---
title: Numerical Methods
author: Colton Grainger
revised: 2018-01-19
status: incomplete
---
This page accompanies [Math 428: Numerical Methods](http://www.webpages.uidaho.edu/~barannyk/Teaching/Math428.html) as taught by Lyudmyla Barannyk (Spring 2018 through the University of Idaho). I dragged this course well into the summer. [Notebook here](https://nbviewer.jupyter.org/github/coltongrainger/fy18num/).
Course text
- Brian Bradie's [A Friendly Introduction to Numerical Analysis](https://www.amazon.com/Friendly-Introduction-Numerical-Analysis/dp/0130130540).
More links
- Bruce E. Shapiro's [Scientific Computation](http://calculuscastle.com/pythonbook.html)
- Philip N. Klein's [Coding the Matrix](http://codingthematrix.com/)
- [Hal Abelson](https://en.wikipedia.org/wiki/Hal_Abelson)'s [Structure and Interpretation of Computer Programs](https://mitpress.mit.edu/sicp/full-text/book/book.html)
- Barannyk's [Supplement on Numerical Linear Algebra](https://web.archive.org/web/20180401003517/http://www.webpages.uidaho.edu/~barannyk/Teaching/math471_NumLinAlgebra.pdf)
- Demanet, Laurent. [“Syllabus Introduction to Numerical Analysis Mathematics MIT OpenCourseWare”](https://ocw.mit.edu/courses/mathematics/18-330-introduction-to-numerical-analysis-spring-2012/syllabus/). Retrieved April 1, 2018.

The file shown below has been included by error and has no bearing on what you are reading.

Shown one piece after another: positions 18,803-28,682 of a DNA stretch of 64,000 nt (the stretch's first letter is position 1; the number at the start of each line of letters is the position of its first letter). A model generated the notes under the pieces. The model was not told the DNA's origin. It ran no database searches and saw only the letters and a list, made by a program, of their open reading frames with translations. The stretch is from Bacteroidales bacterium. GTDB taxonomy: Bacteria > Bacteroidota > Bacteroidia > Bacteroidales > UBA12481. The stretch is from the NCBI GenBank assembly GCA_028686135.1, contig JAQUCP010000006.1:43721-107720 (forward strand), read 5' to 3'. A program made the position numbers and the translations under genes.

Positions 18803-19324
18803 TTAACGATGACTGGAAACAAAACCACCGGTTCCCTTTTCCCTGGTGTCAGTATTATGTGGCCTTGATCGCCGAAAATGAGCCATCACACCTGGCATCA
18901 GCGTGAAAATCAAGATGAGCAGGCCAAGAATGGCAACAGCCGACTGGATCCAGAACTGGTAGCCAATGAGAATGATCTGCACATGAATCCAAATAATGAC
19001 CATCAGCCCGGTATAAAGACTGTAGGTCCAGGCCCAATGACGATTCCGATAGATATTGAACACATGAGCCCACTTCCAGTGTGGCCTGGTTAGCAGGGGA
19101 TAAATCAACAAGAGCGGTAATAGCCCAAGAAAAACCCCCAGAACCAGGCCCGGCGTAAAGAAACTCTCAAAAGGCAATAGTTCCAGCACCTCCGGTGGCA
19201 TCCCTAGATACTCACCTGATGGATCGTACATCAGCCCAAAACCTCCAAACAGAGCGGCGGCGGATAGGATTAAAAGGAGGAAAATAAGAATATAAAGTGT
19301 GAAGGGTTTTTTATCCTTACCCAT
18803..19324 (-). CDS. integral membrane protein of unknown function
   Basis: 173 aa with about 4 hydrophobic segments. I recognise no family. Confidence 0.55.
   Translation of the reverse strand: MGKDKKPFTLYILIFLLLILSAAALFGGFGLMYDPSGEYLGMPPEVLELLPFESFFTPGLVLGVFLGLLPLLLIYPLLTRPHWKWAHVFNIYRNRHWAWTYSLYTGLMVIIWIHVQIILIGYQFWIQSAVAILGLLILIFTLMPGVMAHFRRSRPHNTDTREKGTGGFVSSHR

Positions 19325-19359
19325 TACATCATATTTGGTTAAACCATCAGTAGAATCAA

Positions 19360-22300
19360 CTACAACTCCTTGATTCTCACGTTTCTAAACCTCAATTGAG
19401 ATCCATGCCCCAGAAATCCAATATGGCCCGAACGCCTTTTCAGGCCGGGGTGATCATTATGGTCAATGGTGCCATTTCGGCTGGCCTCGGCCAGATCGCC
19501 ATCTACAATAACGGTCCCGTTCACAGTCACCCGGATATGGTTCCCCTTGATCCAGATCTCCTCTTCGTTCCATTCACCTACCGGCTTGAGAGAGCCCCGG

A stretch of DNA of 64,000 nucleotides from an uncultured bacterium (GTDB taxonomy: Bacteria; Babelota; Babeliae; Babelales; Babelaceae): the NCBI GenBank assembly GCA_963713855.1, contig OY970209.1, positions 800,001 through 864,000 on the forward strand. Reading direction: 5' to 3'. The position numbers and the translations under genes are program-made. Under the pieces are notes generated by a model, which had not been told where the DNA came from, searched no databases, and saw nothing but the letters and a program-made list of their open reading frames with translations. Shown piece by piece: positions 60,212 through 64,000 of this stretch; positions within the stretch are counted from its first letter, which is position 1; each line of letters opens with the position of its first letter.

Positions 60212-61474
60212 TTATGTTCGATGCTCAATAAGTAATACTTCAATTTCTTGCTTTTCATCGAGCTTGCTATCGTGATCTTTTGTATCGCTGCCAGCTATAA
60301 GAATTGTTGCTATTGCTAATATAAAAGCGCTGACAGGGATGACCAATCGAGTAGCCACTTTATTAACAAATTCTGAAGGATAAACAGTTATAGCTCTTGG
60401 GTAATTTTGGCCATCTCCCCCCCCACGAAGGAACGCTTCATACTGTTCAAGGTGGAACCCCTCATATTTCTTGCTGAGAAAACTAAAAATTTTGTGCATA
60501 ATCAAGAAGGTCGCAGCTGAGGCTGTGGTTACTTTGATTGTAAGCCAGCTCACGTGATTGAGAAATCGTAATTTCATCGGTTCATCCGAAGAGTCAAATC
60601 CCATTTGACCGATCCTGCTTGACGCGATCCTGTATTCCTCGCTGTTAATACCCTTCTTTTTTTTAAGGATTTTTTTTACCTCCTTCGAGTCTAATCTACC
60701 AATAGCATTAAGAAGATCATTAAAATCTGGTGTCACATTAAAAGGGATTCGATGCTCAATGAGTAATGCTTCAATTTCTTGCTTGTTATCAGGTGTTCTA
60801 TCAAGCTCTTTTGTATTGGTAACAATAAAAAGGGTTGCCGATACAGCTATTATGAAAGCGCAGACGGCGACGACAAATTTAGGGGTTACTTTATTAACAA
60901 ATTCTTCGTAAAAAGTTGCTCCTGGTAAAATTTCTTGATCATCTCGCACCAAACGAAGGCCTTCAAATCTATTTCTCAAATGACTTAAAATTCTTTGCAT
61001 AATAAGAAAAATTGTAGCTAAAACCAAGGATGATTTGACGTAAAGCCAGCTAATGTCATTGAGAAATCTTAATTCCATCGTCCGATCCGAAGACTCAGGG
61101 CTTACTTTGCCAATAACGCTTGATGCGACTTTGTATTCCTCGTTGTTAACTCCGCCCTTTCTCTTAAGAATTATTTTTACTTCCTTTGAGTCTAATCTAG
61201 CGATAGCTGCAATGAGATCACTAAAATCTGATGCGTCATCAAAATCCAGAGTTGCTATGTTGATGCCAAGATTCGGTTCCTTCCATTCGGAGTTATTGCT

- [“List of numerical analysis topics - Wikipedia”](https://en.wikipedia.org/wiki/List_of_numerical_analysis_topics#Numerical_linear_algebra). English Wikipedia. Retrieved April 1, 2018.
## Algorithm design and interpretation
Here're notes from a survey of SICP for designing and interpreting algorithms.
I referenced the open courseware version of [MIT 6.001](https://ocw.mit.edu/courses/electrical-engineering-and-computer-science/6-001-structure-and-interpretation-of-computer-programs-spring-2005/index.htm).
I loaded joeltg's [mit-scheme-kernel](https://github.com/joeltg/mit-scheme-kernel) into a jupyter notebook for [REPL](https://en.wikipedia.org/wiki/Read%E2%80%93eval%E2%80%93print_loop)'n.
(Seems that SICP is a canonical starting point for folks with some math background. I'm thinking about the course as a complement to numerical analysis. I want to have a high level view of computing if I'm going to grind away implementing numerical methods.)
### goals
- precise vocabulary to describe algorithms
- historical context of Python as a descendent lisp dialect?
- I'd heard of Scheme as both a parent and child language; I think I will focus on the features that are implemented also in Python. Will I discover
that Python is a descendant or cognate?
- prescriptive knowledge
### see also
- Paul Graham's [A Hundred Year Language](http://www.paulgraham.com/hundred.html)
- Philip Guo's [How I learned programming](http://www.pgbovine.net/how-i-learned-programming.htm)
- Matt Might's [quick pitch](http://matt.might.net/articles/best-programming-languages/#scheme) for Scheme
- Matthew Butterick's [presentation at racketcon](https://www.youtube.com/watch?v=IMz09jYOgoc) on [Pollen](http://docs.racket-lang.org/pollen/), a typesetting system similar to XML, built on [Racket](https://en.wikipedia.org/wiki/Racket_(programming_language))
- If Pollen can export to XML, can it be configured to generate interactive manuscripts with [PreTeXt](http://mathbook.pugetsound.edu/index.html)?